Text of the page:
As I mentioned before, I didn’t have the easiest start breastfeeding Prim. However, I’m now a fairly competent (and confident!) breastfeeder, so I thought it might be helpful to share the things that helped me when I was starting to breastfeed.
A lot of these items I still use (though there are a couple things which were really just for the first weeks when I was still getting the hang of breastfeeding). So if you’re planning on breastfeeding and are wondering what you might want to add to your baby registry, here’s what I recommend:
- My Brest Friend Nursing Pillow: The name is horrendous and most of the patterns look like some middle schooler obsessed with Lisa Frank designed them, but the pillow itself is so, so helpful when breastfeeding a newborn. The fact that you can actually secure the pillow around you is key, because it means it won’t slip around while you’re feeding, resulting in the baby slipping between you and the pillow. I stopped using the pillow after about 2 weeks, when I finally got comfortable with feeding and Prim got a little less… floppy. So if you don’t want to shell out the $45 for the pillow, see if you can borrow a friend’s for the first few weeks.
- Breast Pump: You should be able to get a pump for free through your insurance now (which is awesome because the good ones are not cheap). I got the Medela Pump In Style Advanced, which works great and I totally recommend. Also, know that you can request a breast pump to use while in the hospital — it’s great for getting your milk production up, or supplementing if you’re having latch issues. Plus, most hospitals use Medela pumps, so take home all the extra pieces when you leave the hospital if you have a Medela pump at home, because the hospital can’t re-use them (extra breast shields, collection containers, etc.)
- Medela Tender Care Lanolin: There are a lot of creams out there to aid in breastfeeding, but most doctors recommend 100% lanolin. I use the Medela cream religiously and it really helps to keep things comfortable. (And no, you don’t have to wipe it off before each feeding — it’s totally safe for the baby.)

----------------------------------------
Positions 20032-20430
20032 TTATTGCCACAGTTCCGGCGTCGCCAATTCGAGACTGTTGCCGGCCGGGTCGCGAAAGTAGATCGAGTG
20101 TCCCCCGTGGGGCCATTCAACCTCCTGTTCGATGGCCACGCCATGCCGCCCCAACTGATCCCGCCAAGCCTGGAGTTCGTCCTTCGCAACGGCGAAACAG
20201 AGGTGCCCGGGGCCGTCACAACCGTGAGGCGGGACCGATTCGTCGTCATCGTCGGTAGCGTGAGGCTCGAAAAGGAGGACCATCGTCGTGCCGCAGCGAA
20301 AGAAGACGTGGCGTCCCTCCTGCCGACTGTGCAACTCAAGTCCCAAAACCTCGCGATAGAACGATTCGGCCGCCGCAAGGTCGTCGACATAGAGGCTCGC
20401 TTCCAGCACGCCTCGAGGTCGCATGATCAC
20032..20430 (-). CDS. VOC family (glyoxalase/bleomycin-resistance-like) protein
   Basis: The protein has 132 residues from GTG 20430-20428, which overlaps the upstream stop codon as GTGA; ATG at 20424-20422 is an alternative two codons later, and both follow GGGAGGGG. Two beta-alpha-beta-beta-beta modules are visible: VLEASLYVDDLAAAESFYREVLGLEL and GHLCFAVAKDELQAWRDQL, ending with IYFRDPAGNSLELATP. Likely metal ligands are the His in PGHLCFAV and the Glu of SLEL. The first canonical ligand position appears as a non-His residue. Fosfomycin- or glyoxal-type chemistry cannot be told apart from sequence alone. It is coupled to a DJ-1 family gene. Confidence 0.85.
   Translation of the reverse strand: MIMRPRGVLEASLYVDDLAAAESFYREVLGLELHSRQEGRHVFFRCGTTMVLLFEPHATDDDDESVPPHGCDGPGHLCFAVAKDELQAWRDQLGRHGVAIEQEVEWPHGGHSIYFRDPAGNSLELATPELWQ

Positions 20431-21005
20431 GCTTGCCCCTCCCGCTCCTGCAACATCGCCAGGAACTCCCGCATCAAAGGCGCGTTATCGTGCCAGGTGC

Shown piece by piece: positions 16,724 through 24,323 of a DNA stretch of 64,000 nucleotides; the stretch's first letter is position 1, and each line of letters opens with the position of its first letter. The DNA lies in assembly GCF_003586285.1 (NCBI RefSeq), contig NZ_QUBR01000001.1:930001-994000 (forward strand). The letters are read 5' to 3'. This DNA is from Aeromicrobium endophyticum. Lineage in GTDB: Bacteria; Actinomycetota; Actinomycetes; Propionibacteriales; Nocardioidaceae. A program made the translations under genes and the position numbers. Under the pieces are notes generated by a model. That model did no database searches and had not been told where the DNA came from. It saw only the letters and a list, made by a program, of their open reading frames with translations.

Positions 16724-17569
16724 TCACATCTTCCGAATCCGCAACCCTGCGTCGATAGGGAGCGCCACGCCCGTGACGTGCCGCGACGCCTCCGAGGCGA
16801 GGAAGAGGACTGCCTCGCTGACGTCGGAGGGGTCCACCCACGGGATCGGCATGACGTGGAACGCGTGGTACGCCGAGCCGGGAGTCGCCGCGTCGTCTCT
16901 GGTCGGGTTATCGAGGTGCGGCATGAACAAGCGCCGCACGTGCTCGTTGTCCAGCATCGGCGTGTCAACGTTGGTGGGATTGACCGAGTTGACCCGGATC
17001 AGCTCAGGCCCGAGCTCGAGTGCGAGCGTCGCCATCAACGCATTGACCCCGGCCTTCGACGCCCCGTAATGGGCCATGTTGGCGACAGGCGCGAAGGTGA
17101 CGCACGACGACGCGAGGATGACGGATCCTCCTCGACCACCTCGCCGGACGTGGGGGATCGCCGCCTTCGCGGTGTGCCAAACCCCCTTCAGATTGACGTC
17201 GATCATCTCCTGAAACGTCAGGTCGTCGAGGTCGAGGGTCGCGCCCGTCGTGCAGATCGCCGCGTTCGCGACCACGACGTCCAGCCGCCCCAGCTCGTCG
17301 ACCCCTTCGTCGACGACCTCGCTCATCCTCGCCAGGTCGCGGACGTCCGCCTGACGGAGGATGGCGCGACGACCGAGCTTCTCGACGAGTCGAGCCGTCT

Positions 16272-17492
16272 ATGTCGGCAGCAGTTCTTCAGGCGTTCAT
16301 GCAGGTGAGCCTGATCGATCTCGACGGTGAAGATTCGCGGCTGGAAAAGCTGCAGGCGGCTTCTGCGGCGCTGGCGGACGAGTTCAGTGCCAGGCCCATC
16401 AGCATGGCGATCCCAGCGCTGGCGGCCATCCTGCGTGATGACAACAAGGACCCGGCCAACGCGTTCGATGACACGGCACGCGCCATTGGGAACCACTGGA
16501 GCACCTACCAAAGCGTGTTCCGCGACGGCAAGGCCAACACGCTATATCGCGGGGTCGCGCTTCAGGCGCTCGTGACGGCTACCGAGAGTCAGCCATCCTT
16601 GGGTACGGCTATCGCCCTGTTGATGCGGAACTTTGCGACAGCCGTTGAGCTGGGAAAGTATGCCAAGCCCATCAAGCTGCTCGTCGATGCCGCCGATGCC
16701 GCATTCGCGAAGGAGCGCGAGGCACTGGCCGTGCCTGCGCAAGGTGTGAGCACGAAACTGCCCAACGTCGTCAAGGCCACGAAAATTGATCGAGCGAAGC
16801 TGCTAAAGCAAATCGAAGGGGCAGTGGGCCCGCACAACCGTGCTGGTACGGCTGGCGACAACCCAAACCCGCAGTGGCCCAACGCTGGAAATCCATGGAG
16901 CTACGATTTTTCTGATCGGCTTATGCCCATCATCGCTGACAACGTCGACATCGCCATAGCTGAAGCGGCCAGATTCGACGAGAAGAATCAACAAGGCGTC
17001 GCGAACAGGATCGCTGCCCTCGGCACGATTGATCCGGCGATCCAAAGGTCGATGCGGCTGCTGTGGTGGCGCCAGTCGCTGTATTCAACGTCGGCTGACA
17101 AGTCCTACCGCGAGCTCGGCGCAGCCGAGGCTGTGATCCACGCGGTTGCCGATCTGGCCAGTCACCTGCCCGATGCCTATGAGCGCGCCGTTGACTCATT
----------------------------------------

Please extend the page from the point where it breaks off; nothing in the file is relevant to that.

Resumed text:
- Lansinoh Soothies Gel Pads: These are weirdly pricey, and may be unnecessary if you don’t experience sensitivity or latch issues, but if you have some trouble like I did in the beginning, these are a freaking God-send. Get your moneys worth by cutting each pad into fourths and reusing the quarters until they lose their stickiness.
- Nursing Pads: These are more personal preference, but I like that these are organic cotton and washable. (And if you are blessed with an oversupply of milk like I am, get multiple packs. You’re gonna need them.)
- Nursing Bras: This is personal preference, obviously, but this one is my favorite because it’s lightweight, stretchy and soft (and inexpensive!)
- Breast Milk Storage Bags: If you’re planning on pumping and/or returning to work while breastfeeding, make sure you pick up some milk storage bags. I have these Medela ones, which are fine. My sister has Ziplock brand ones, which are cheaper and seem to work just as well. Either way, these are great for labeling and freezing breast milk (because who’s got space to keep a bunch of tiny bottles in the freezer? I sure don’t.)
- Hands-free Pumping Bra: Again, if you’re planning on pumping and/or returning to work while breastfeeding, this is kind of a necessity. I didn’t have one for the first few weeks (not realizing that I’d be pumping then), and quickly realized what a pain pumping is without one — um, yeah, you can’t use your hands for 20 minutes. Awesome. I ordered one online which works fine, but I recommend just cutting holes in an old sports bra — cheaper and easier.
If you’re a nursing mama with any additional recommendations, feel free to leave a comment!